So sales of tablets will soon overtake those of PCs, according to the new figures from IDC. But one mobile device that isn’t surging is the ereader.
Sales of ereaders, such as Amazon’s Kindle and Barnes & Noble’s Nook, seemed to have peaked – with sales currently declining faster than even those of PCs. Only 16m ereaders will be sold this year, Gartner estimates, down from 24m in 2011 and 18m in 2012. Gartner cut its forecasts for future shipments by nearly half earlier this year.
Ereaders face two big problems.
1) They lack functionality. The Kindle, Kobo and Nook may be great for reading texts, but they cannot offer the graphics needed for magazines, let alone the browsing or apps offered by tablets. Consumers looking to buy one device may therefore choose a small tablet such as the iPad mini.
2) They last for a long time. An owner of an ereader doesn’t need to update her device every year like an iPhone user might.
What’s the impact of the ereader’s decline?
This might not capsize the major ereader manufacturers – Amazon, Barnes & Noble and Kobo, which have all been moving into the tablet market.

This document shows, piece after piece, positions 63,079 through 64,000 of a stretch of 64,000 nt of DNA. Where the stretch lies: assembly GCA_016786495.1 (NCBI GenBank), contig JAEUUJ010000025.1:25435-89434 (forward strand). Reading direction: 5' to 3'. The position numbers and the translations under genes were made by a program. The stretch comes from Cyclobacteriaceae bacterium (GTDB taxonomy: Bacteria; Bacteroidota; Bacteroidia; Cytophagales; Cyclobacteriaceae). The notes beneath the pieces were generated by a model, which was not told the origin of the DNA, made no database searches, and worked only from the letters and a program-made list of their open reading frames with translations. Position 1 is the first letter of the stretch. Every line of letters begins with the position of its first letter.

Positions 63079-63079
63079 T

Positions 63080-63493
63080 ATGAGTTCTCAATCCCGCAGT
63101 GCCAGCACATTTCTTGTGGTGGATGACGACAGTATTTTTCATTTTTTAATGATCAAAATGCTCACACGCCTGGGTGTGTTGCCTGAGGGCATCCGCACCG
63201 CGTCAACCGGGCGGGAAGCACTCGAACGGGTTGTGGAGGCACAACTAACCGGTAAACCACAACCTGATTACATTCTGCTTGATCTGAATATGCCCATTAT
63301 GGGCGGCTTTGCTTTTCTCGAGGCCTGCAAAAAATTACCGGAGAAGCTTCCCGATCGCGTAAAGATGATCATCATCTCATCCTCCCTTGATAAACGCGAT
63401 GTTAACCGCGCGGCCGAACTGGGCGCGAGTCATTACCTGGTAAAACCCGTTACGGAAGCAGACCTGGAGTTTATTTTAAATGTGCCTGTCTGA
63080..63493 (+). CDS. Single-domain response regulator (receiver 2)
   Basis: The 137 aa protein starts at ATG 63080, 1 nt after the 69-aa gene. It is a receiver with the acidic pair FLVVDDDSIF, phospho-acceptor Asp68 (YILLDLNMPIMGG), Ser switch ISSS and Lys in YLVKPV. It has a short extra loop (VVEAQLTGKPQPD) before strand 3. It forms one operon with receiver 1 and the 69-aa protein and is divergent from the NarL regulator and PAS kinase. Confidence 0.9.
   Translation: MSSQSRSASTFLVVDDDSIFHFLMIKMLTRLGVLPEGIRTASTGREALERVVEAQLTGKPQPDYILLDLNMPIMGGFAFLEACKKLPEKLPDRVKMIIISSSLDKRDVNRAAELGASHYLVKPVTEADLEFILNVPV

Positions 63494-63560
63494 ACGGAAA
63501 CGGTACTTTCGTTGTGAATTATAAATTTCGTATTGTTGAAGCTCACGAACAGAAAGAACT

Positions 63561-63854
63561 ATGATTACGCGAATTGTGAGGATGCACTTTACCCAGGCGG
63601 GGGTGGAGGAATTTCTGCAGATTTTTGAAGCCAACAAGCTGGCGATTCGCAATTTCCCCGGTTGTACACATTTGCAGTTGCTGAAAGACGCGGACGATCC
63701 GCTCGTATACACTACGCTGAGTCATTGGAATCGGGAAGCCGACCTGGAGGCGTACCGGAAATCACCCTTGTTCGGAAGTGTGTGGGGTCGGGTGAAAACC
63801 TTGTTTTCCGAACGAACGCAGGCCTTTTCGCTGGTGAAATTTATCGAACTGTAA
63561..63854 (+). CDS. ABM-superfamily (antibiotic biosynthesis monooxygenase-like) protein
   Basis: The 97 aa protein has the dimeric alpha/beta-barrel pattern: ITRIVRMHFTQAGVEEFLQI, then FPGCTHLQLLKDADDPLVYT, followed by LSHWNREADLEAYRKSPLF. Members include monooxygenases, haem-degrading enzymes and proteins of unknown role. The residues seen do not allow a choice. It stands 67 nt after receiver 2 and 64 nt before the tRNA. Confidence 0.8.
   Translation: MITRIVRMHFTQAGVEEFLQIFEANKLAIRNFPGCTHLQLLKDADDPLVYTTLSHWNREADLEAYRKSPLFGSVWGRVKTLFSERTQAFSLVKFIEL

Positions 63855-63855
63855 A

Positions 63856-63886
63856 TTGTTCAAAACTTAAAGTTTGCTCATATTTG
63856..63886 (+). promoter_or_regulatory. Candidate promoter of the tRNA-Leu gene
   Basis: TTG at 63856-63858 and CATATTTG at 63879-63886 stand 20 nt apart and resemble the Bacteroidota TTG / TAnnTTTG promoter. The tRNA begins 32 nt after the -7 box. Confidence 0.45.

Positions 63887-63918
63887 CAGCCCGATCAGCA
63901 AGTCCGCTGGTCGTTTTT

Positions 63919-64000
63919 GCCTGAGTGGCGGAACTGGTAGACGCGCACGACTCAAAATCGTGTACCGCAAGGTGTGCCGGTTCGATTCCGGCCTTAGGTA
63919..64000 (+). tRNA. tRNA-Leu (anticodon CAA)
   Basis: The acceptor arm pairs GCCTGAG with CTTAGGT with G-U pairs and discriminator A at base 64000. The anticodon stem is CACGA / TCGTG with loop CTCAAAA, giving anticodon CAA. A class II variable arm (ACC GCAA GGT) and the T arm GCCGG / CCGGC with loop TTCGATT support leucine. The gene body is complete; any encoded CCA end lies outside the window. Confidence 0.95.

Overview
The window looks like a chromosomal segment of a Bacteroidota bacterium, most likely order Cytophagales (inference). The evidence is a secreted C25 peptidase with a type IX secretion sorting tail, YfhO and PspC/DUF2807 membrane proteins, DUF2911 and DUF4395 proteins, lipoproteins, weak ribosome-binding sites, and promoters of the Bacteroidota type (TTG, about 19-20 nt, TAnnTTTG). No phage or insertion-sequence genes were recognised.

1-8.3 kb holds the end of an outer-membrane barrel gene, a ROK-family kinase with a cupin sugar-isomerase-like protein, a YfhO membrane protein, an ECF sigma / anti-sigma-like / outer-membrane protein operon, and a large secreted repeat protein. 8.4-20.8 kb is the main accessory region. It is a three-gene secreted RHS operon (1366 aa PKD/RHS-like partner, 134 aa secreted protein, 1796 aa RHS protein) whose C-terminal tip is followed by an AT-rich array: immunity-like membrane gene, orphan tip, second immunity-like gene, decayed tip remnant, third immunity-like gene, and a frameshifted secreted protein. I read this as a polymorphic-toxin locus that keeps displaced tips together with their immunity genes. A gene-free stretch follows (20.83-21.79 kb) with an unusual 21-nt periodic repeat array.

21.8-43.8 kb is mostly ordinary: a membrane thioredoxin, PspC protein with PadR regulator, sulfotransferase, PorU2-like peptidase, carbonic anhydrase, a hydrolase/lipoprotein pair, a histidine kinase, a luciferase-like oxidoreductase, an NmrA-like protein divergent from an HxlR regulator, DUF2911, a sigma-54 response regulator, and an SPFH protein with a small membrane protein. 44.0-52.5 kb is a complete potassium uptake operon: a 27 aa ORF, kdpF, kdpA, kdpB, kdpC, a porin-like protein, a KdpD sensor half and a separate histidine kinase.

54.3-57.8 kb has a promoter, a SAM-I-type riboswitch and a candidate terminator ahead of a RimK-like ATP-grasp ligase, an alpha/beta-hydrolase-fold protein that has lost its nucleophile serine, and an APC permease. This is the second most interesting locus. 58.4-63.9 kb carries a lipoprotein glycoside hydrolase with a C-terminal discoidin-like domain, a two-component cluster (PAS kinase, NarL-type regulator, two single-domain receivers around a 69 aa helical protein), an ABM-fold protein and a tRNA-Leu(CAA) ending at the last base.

But a bigger question is whether sales of content – i.e. ebooks – can continue, despite slower growth in ereaders. Some observers point to figures showing ebook sales growing at a slower rate. Others say that tablet users will continue to buy ebooks, even though reading on a LCD screen can be less pleasant. And because of the durability of the devices, it’s likely that the number of ereader owners is slowly increasing, even while ereader sales are slumping.
Yet one company that is in trouble is E Ink, the Boston-based, Taiwanese-owned maker whose electronic paper is used in over 90 per cent of ereaders. Its financial performance has worsened since 2012, culminating in a $33m operating loss in the second quarter of this year, its worst result for four years.
E Ink has ideas for its own salvation. Smartwatches and other wearables could use its ink. Sony is trialling PDF readers, using E Ink’s technology, at Japanese universities. Known as “virtual printers”, such PDF readers could be one route to the paperless office.
But it’s not clear how profitable they would be for their backers, because there would be no tied-in content (companies would upload their own PDFs to the device).
That’s why most energy will keep being diverted into tablets.